China plans 'crackdown' after Covid protests

By November 30, 2022News, World News

China's top security agency has called for a crackdown on "hostile forces" after rare protests against Covid rules in Chinese cities at the weekend.
Police officers have flooded now-empty protest sites, with some protesters saying police have contacted them to seek information on their whereabouts.
Meanwhile the country's health officials say lockdowns should be "imposed and eased quickly".
China has recorded record numbers of new cases in recent days.
It is the only major economy with a zero-Covid policy, with local authorities clamping down on even small outbreaks with mass testing, quarantines and snap lockdowns.
Over the weekend, thousands in China took to the streets demanding an end to the strict measures – with some even making rare calls for President Xi Jinping to stand down.
But a heavy police presence in China's major cities, including Beijing and Shanghai, seems to have curbed further protests on Monday and Tuesday.
The ruling Communist Party's Central Political and Legal Affairs Commission, which oversees domestic law enforcement across China, said it was "necessary to crack down on infiltration and sabotage activities by hostile forces in accordance with the law".
The statement, reported by Chinese news agency Xinhua, did not mention the recent demonstrations, which began after a fire in a high-rise block in Urumqi, western China, killed 10 people on Thursday.
Many Chinese believe Covid restrictions in the city contributed to the deaths, although the authorities deny this.
Police officers were seen on Tuesday patrolling in large numbers in parts of Beijing and Shanghai where demonstrations were held at the weekend.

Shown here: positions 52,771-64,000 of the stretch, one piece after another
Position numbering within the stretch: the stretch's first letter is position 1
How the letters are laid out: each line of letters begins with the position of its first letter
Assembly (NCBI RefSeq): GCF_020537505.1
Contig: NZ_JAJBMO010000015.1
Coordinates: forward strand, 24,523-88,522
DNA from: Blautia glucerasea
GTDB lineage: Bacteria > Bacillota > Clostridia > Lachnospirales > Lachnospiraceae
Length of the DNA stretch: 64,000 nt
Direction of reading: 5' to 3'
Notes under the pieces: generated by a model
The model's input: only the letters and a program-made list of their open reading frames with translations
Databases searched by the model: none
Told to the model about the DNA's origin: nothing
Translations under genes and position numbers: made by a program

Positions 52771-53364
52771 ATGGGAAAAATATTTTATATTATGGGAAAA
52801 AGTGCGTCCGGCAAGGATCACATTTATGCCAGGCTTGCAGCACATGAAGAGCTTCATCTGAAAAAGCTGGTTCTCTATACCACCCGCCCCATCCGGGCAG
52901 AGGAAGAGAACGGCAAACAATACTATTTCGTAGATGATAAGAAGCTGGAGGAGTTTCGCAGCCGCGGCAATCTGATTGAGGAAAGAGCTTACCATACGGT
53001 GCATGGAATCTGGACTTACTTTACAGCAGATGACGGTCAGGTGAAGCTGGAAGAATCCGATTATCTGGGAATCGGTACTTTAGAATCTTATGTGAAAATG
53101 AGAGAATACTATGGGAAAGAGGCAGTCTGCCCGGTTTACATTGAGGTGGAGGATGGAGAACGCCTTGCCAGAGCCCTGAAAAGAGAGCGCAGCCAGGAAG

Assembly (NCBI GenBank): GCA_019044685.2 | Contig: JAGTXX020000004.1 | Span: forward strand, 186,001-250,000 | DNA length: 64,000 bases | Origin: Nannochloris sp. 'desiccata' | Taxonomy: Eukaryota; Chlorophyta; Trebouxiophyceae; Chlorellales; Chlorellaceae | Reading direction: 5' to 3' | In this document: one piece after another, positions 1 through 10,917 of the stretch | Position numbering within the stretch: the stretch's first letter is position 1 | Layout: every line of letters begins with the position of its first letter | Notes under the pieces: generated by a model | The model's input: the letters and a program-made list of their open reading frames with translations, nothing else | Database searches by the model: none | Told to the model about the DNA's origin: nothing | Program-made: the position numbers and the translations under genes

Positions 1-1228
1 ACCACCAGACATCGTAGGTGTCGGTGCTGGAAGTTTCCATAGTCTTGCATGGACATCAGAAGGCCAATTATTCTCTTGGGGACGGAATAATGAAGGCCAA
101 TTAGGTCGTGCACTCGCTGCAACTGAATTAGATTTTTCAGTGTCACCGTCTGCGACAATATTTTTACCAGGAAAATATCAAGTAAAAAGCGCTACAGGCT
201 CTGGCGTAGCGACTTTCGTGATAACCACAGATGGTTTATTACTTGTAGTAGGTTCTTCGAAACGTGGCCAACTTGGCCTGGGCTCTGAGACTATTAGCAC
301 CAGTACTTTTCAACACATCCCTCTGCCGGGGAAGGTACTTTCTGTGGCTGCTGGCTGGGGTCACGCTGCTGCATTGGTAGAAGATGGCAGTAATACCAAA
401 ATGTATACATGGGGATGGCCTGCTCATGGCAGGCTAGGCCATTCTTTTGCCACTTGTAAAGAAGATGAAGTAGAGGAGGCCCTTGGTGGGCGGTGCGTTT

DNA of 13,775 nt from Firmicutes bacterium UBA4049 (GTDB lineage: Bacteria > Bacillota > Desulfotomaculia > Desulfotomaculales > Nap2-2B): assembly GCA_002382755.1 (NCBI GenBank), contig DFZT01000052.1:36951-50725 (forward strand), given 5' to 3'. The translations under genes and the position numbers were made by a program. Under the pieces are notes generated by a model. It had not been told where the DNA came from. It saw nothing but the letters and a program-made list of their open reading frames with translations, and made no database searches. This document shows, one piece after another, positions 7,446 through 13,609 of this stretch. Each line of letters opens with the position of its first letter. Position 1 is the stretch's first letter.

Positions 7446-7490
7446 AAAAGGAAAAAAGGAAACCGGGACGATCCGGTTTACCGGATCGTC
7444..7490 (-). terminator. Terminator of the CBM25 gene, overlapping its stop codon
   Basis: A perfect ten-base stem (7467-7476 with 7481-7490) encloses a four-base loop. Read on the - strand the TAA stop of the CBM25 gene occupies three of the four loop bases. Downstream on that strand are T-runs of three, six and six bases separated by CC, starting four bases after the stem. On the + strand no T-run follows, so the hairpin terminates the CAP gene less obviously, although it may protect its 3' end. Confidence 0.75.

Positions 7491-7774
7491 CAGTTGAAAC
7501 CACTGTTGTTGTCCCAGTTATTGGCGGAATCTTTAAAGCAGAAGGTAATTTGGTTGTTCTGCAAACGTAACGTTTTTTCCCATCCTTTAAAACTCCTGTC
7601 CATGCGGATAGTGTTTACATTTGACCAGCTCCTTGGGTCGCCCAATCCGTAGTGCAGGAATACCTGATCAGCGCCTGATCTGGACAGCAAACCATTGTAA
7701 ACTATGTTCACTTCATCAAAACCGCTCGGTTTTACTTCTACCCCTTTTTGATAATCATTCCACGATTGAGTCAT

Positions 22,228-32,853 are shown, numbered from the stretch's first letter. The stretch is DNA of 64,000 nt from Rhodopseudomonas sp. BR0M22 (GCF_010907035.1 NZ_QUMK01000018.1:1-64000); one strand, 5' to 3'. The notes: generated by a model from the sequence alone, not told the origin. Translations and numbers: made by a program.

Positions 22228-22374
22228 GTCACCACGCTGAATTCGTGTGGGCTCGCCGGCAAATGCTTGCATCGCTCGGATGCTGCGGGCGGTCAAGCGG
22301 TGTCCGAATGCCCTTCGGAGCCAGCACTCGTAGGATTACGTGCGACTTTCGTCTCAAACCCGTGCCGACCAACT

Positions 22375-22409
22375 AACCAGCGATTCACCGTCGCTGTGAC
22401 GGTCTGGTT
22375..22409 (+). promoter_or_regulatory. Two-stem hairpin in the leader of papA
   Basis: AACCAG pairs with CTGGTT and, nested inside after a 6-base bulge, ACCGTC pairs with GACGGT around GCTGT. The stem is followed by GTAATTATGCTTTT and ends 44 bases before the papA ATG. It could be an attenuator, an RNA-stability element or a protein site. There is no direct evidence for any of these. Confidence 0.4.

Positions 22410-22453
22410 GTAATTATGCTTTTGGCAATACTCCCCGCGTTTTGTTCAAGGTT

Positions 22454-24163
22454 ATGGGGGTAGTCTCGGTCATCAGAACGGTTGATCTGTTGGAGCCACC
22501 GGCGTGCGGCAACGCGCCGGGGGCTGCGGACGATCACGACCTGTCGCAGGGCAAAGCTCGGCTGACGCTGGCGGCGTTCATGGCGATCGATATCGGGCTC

There were also reports of around 150 officers showing up at a busy shopping area in the southern city of Shenzhen after rumours of a planned protest there circulated on social media.
Also on Tuesday, Chinese health officials said the authorities would work to reduce "inconvenience" caused by the Covid pandemic.
Mi Feng, spokesperson of China's National Health Commission (NHC), told reporters that lockdowns should be "imposed and eased quickly" and that "excessive control measures should be continuously rectified".
Health officials earlier called for more targeted Covid measures – saying complaints over tough curbs were a result of the "arbitrary" local roll-outs, rather than national guidelines.
In southern Guangdong province, authorities announced changes to local Covid policy on Tuesday evening, allowing some close contacts of Covid cases to quarantine at home rather than in state facilities.
Elsewhere, the UK has summoned the Chinese ambassador for a meeting after a BBC journalist, Ed Lawrence, was beaten and briefly detained while covering anti-government lockdown protests on Sunday.
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